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Cardiothoracic Surgery |

Getting It Off Her Chest: A Case of an Anterior Mediastinal Mass

Amelie Romelus, MD; Metin Kurtoglu, MD; Yvonne Diaz, MD
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University of Miami/Jackson Memorial Hospital, Miami, FL


Chest. 2013;144(4_MeetingAbstracts):104A. doi:10.1378/chest.1679999
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Abstract

SESSION TITLE: Surgery Student/Resident Case Report Posters

SESSION TYPE: Medical Student/Resident Case Report

PRESENTED ON: Tuesday, October 29, 2013 at 01:30 PM - 02:30 PM

INTRODUCTION: Incomplete resection of thyroid can lead to recurrent substernal goiter decades after the initial surgery. Symptoms usually manifest when thyroid tissue grows large enough to compress nearby structures. We present one of the largest substernal goiters in a patient who underwent thyroidectomy over 30 years prior.

CASE PRESENTATION: 54-year-old woman presented with chief complaint of left anterior chest pain. Pain was described as stabbing and pressure-like, with radiation to the right anterior chest, independent of exertion. Postural changes and deep breathing were exacerbating factors with no alleviating factors reported. The pain was associated with shortness of breath, headache, positional dizziness, dry cough, subjective fever, and fatigue, which all started 2 days prior. She reported approximately 40 lbs weight loss in the last year. The only pertinent medical history was a thyroid surgery due to unclear etiology 32 years ago. Physical exam noted: temperature 39.3C, heart rate 86, respiratory rate 18, blood pressure 90/55, saturating well on room air. Patient was in moderate distress secondary to pain; with dry mucous membranes; trachea midline, no JVD, no lymphadenopathy, no thyromegaly, and well healed nontender 2 cm kocher incision scar; heart exam was regular rate and rhythm, normal S1 and S2, no murmurs, rubs or gallops; collateral venous circulation on the anterior chest; diminished breath sounds at the bases of the lungs bilaterally with bibasilar crackles present. The pertinent laboratory results were Hemoglobin: 11.7, TSH: 1.380, Thyroglobulin: 4,596, LDH: 417. CT of the chest reported a large anterior mediastinal mass that was enhancing, heterogeneous in nature, measuring approximately 14x9x11cm. The mass seemed to be originating from the right thyroid lobe. Superior vena cava was patent but compressed. The mass was resected using combined cervical and transsternal approach, followed by re-implantation of the parathyroid tissue. Retrosternal mass was sent to pathology and found to be a 680 gram thyroid with nodular hyperplasia, scarring and focal calcification consistent with a goiter.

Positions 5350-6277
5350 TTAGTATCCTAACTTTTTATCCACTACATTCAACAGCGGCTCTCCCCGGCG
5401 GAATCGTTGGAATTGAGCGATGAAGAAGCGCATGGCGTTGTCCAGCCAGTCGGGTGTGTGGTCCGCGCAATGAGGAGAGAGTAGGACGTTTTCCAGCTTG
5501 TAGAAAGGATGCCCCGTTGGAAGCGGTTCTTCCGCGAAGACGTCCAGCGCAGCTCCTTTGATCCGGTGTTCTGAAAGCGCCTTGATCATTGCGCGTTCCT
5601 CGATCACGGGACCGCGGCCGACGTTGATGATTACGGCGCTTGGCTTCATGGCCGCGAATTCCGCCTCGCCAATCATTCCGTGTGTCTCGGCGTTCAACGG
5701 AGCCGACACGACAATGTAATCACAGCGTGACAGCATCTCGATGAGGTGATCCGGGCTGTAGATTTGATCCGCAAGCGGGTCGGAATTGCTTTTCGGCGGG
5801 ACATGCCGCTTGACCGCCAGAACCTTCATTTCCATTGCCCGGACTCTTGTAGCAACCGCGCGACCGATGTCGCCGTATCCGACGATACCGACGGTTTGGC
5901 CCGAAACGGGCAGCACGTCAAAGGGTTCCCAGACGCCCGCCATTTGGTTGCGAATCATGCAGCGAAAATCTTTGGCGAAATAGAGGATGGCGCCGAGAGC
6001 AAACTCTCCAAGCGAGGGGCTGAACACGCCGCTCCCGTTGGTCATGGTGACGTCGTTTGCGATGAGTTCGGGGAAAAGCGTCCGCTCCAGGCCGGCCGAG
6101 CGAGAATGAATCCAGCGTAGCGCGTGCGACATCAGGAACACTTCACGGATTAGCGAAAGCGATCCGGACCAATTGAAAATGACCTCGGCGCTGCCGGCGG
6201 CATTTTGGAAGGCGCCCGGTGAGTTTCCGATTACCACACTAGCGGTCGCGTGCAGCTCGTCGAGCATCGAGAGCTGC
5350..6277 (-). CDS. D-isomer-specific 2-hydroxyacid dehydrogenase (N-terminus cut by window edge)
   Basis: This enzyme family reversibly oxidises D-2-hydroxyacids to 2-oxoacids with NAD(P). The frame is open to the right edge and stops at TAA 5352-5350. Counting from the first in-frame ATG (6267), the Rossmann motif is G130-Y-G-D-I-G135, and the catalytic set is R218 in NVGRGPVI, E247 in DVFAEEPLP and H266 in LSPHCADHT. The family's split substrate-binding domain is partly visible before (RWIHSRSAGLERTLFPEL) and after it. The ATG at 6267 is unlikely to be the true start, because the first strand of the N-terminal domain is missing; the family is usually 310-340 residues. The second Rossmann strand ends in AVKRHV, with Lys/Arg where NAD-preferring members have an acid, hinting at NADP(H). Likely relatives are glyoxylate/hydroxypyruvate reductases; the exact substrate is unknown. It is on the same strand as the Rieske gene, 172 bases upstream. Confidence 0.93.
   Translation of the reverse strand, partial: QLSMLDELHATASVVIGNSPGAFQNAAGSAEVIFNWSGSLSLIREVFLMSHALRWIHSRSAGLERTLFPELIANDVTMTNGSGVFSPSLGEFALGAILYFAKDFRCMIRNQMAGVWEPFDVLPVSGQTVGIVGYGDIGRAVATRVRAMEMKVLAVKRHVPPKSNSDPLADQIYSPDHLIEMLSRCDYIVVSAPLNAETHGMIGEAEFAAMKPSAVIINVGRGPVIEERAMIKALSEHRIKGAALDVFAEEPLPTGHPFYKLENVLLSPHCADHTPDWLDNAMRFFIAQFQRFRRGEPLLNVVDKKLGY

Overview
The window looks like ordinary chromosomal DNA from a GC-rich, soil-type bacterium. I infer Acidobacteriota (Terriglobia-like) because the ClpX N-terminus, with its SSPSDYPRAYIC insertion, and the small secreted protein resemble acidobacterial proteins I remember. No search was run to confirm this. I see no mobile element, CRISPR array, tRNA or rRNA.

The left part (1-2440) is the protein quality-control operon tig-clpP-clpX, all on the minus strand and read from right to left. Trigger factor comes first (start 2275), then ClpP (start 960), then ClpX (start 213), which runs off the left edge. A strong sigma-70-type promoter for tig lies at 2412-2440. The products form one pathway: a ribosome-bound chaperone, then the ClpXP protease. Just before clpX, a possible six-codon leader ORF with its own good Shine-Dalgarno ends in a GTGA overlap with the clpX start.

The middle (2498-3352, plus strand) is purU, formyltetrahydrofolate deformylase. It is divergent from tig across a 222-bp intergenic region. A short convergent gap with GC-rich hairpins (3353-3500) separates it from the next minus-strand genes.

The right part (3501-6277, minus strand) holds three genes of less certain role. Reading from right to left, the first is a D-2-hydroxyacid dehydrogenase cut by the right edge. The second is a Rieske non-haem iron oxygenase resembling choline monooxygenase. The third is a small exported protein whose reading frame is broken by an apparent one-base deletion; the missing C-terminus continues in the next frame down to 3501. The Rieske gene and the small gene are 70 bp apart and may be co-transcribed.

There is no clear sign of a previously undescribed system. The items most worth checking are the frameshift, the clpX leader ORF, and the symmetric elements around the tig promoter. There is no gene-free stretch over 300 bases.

DISCUSSION: Incomplete thyroidectomy may lead to intrathoracic growth of remnant thyroid tissue, which can grow unrecognized for several years until it manifests with SVC, trachea compression or acute chest symptoms. Such large intrathoracic goiters require addition of sternotomy to cervical incision, which is associated with slightly higher perioperative morbidity.

CONCLUSIONS: Although not the current standard of care, this case underlies the necessity of surveillance neck and chest imaging following thyroidectomies to prevent future recurrent goiters that may extend into the intrathoracic space.

Reference #1: Tsakiridis K, Visouli AN et al. Resection of a giant bilateral retrovascular intrathoracic goiter causing severe upper airway obstruction, 2 years after subtotal thyroidectomy: a case report and review of the literature. J Thorac Dis. 2012 Nov 4:41-8.

DISCLOSURE: The following authors have nothing to disclose: Amelie Romelus, Metin Kurtoglu, Yvonne Diaz

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